Jacques Martin said his players would remember the Boston Beat-down.
Man, I hope so.
The slogan on licence plates in Quebec is “Je me souviens”, which means “I remember”.
The collective memory was expressed by historian Thomas Chapais (thank you, Google): “We remember the past and its lessons, the past and its misfortunes, the past and its glories.”
Not many glories last night at the TD Garden.
Lots of misfortune.
And, let’s hope, some lessons.
Here’s what we learned, which bears remembering:
• The Montreal Canadiens, as currently constituted, can’t play run-and-gun. The defence, minus Andrei Markov and Josh Gorges, is too vulnerable to the pressure experienced in wide-open hockey.
Roman Hamrlik, Jaro Spacel and Hal Gil are old. P.K. Subban and Yannick Weber are raw. James Wisniewski has trouble in his own end. And they’re all small except for Gill, who doesn’t play big.
The Jacques Martin system is based on protecting the team’s most valuable asset, Carey Price, with a hghly-disciplined defence that involves all five skaters. It’s physically demanding, difficult to play – counter-intuitive, in fact, to highly-skiled forwards – and not always pleasurable to watch.
But the Canadiens have a better chance of winning when the final score is 3-2 than when it’s 8-6.
Something else we learned … or relearned, because we’ve known this for a long time:
• The NHL is a goon league.
Sidney Crosby, the game’s greatest player, took a head shot from David Steckel in the NHL’s showcase game. The Penguins foolishly played him again a couple nights later, and then flew Crosby to Montreal and promptly sent him home. He hasn’t played since, and the brightest of bright careers is in jeopadry.
Matt Cooke tried to take out Alexander Ovechkin’s knee. Cooke is an habitual criminal whose peccadilloes would not be tolerated in a serious sports league (See NFL: Harrison, James).
Marc Savard, another Cooke victim, is probably finished as a hockey player.
Tom Pyatt is not Sidney Crosby. But because Claude Julien coaches goon hockey in a goon league, Pyatt had his face cut open by Gregory Campbell’s loose elbow pad last night.
In an adjoining circus ring, Johnny Boychuk rained punches down on Jaro Spacek, who inexplicably got a game misconduct, as did Roman Hamrlik.
To be fair, the nonsense started with Travis Moen going after Andrew Ference (for which the Bruins chipped in and sent him champagne after the game). But you knew Benoit Pouliot’s KO of David Krejci would not go unavenged.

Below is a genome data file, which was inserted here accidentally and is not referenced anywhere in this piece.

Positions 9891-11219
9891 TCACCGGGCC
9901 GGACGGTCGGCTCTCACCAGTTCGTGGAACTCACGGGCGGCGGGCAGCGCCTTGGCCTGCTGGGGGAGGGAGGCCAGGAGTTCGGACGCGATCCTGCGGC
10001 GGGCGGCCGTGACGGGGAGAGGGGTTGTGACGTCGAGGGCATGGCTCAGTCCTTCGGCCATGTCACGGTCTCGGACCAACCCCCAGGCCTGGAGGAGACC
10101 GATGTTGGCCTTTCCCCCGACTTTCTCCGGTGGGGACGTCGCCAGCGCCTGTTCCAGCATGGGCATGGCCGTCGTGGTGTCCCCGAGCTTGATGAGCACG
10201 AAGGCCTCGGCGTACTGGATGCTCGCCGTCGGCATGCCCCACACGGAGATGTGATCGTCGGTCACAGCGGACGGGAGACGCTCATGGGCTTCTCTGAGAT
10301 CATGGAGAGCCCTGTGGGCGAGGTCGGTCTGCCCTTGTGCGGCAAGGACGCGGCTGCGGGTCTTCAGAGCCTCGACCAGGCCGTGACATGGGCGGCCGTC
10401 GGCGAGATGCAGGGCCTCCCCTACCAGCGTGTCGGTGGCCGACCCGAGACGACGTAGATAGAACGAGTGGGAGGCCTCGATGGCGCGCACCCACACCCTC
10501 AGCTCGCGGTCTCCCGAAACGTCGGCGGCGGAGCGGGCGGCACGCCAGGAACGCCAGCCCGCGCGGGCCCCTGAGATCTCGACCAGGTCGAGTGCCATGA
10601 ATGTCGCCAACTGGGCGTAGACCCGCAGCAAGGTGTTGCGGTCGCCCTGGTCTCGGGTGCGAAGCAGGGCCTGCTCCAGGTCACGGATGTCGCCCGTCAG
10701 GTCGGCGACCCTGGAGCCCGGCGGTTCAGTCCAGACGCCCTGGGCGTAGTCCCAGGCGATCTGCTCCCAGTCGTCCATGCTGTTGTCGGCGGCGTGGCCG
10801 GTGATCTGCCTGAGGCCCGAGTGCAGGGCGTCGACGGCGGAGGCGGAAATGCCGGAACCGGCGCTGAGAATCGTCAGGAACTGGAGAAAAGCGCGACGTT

Don Cherry, Mike Milbury and P.J. Stock were probably wetting themselves with glee. The Boston fans loved it. The NHL tolerates it.
Depressing … and I’m starting to fear it will never change.
End-of-game thuggery must have been what Jacques Martin was talking to Don Van Massenhoeven about in the hallway outside the officials’ room. It looked like a convivial conversation – Martin is not one for ballistics – but I hope the coach made his point.
There has to be a way to prevent muggings in garbage time. Let’s just be thankful Milan Lucic didn’t get to P.K. Subban.
Something else to remember about last night: The Canadiens never quit. They battled back from two-goal deficits, only to be undone by shoddy D.
The team has to be better against the Islanders and, especially, Toronto, or this is going to be a lost week.
My friend Arpon Basu has some interesting things to say about Scott Gomez, who was brutal last night and will be toasted on talk radio today.
Let’s see what Gomez and his linemates do tonight. And let’s hope there’s a bounce-back, because the Canadiens have to have solid hockey from Gomez.
We all speculate about the Canadiens needing an experienced defenceman and a forward with size. Pierre Gauthier can’t add a Top Six centre to his shopping list.
• • •
Do you suppose the Boston bozos chanting “USA!” realize the Canadiens have six American players to three for the Bruins?
• • •
Tweet of the Night, from François Gagnon:
Je suis bien d’accord sur l’importance d’afficher plus de robustesse. Mais s’ils ont été poreux, ils n’ont pas été peureux…
• • •
Guest Comment from MathMan:
“Too small”: seriously, this
is immensely overrated. Especially in a game like this (see below), the
Habs’ like of size was not a primary driver in the outcome. This gets
trotted out every time the Habs get beaten by Boston (or Philly), but
it’s a facile explanation that sidesteps looking at the real causes.
It’s a story that lives on its own inertia, really; it’s never really
been a problem, but since it’s reputed to have been a problem forever,
it lends weight to the idea that it still is.
It never comes up
when Montreal beats Boston — which is still the more common occurence,
oddly enough given Montreal’s supposedly crippling lack of size. (And
it’s not been a major factor in the playoffs either despite publicity to
the contrary that sometimes stretched suspension of disbelief — the
2007-2008 Philly series was especially egregious in that regard.)
As usual, the Habs weren’t intimidated by the Bruins and, as usual, the sideshow had no real bearing on the game.
Second: on that note, let’s talk about the game itself and its significance. How often do you see 8-6 games?
don’t. It was a fluke, a freak occurence. I don’t see how it is
sensible to draw any kind of conclusion from this. It’s pointless to try
to dissect a freak show when 99% of the game look nothing like this.
relax. A single freak game is not indicative of a major problem that
needs an immediate and radical fix. Odds are something like this won’t
happen again for 3 seasons.
I’m more worried about what it means
for the Habs, as they try to catch up to a Boston team I genuinely
believe is weaker than Montreal. But then again, the 6-spot is not a bad
place to be, as opening the playoffs vs. Boston is a pretty good spot
for the Habs.